Remember this chair? You know, the one I bought with grand ideas of refurbishing it myself? Yeah, that chair.
After scraping the flaky paint and rust spots off as best I could with a wire brush, I wondered if this was a job I could accomplish myself. There was a lot of rust still on the chair, and the two layers of paint (you can see the original teal color underneath the poorly-applied white paint on top) required sanding before applying a coat of primer and a few coats of new paint.
So I went on the trusty internets and gathered information about restoring metal chairs like mine. What I learned was that there are two ways to go about refinishing the chair. I could: (1) Scrape and sand the rust and old paint off the chair, then apply one coat of primer and two coats of paint to the chair. The result won’t be perfection, and I will probably have to do it again in a few years. Or (2) Bring the chair to be professionally sandblasted and powder coated. For about $200, I would have a like-new chair that would last forever.
This was supposed to be a DIY project. Delivering the chair to a guy who will make it pretty for me is decidedly not DIY. It’s the opposite of DIY.
I plodded ahead with the project myself. After sanding, painting, feeling dissatisfied, and then trying to strip the paint again with nasty paint remover (which I totally feel guilty about and regret), I submitted. I gave up. I can’t do it, I realized.
While my man was traveling and work was slow, I brought the chair to the automotive shop be sandblasted and powder coated. I envisioned a sweet seafoam green color, appropriate for the chair’s 1950s era. But since most of the places that powder coat cater to an automotive crowd, a chic hue was not in the cards. Muscle car guys like the most flamboyant colors! It’s like macho meets flaming gay at the other end of the circle. There was nothing close to seafoam green. With names like “Shimmer Candy Blue,” “Sparkle Granny Smith” and “Blue Ice Explosion,” I was clearly not going to find what I had in mind. The closest colors to the original were white and true blue, either of which would have made a fine, but boring, choice. What’s life without risk? I asked myself. So I shifted my thinking and picked “Sparkle Blue” for the chair—an electric blue with a sparkly shimmer.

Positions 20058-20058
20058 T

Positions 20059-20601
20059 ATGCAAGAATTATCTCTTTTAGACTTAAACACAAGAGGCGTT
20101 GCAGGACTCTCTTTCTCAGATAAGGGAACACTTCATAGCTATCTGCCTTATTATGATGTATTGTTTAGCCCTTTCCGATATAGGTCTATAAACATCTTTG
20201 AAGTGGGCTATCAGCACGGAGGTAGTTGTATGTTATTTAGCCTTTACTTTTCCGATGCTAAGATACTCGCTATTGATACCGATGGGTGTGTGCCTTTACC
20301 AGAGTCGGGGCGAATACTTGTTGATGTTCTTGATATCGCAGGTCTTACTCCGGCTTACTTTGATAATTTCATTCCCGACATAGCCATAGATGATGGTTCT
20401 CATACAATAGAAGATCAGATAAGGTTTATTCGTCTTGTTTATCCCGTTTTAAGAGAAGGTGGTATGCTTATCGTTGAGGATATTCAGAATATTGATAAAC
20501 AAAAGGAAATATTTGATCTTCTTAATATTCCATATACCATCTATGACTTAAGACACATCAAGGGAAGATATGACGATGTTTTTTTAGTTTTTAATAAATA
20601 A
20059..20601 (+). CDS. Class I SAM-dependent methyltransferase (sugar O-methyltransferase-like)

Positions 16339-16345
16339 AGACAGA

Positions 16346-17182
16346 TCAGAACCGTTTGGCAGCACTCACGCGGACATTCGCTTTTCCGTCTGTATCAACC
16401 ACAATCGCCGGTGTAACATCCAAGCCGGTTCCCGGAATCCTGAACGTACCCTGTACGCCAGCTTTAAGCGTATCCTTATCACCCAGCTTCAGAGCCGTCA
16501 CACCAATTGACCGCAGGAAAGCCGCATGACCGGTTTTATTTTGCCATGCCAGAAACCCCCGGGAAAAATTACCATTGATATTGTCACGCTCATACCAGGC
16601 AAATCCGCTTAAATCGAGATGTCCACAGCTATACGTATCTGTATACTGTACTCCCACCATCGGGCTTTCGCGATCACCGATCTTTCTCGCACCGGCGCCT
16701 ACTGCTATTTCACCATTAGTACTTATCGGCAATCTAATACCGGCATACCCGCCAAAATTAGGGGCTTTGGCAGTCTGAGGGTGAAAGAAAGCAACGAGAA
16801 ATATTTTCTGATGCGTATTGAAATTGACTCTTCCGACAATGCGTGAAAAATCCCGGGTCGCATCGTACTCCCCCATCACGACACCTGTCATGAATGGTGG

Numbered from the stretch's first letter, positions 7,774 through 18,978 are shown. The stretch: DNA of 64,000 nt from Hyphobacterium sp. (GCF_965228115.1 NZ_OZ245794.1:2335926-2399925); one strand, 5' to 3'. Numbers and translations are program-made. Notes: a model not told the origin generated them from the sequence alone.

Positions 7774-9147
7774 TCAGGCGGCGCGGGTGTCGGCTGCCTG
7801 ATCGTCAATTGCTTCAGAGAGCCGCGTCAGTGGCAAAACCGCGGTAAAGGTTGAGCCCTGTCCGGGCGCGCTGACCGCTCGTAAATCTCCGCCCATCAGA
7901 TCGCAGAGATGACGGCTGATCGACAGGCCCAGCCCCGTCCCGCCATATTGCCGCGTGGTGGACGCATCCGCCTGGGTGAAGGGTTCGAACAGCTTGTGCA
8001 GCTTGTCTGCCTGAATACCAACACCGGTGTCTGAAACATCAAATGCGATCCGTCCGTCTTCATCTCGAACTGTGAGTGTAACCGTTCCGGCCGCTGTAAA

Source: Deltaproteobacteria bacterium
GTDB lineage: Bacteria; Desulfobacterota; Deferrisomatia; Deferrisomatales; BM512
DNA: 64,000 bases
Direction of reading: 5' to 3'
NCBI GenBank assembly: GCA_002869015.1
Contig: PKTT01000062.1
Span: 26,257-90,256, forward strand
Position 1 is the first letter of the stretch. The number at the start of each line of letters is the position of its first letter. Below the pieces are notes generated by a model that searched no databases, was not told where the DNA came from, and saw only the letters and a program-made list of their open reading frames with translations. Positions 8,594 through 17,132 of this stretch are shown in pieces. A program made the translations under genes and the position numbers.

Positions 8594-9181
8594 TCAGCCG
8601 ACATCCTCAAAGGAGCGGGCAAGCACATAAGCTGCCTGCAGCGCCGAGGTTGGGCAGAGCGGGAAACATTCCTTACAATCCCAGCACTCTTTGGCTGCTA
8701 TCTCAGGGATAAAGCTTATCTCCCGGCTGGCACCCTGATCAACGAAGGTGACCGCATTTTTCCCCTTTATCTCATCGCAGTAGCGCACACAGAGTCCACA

I’ll admit that I’m not in love with the color. Friends arrived for dinner recently in a car that could have been the chair’s brother. But I do love the smooth, clean feel of the metal and knowing that it won’t be eaten away by rust. And the color is fun and bright. I named my new chair “Stardust” and am enjoying sitting on the porch in it as the weather warms.
In a couple of months I will be visiting the shop where I found this chair. I hope to find another and add to my collection. Next time I’ll skip the DIY part and go straight to someone who can powder coat it—in the seafoam green color lingering in my mind’s eye.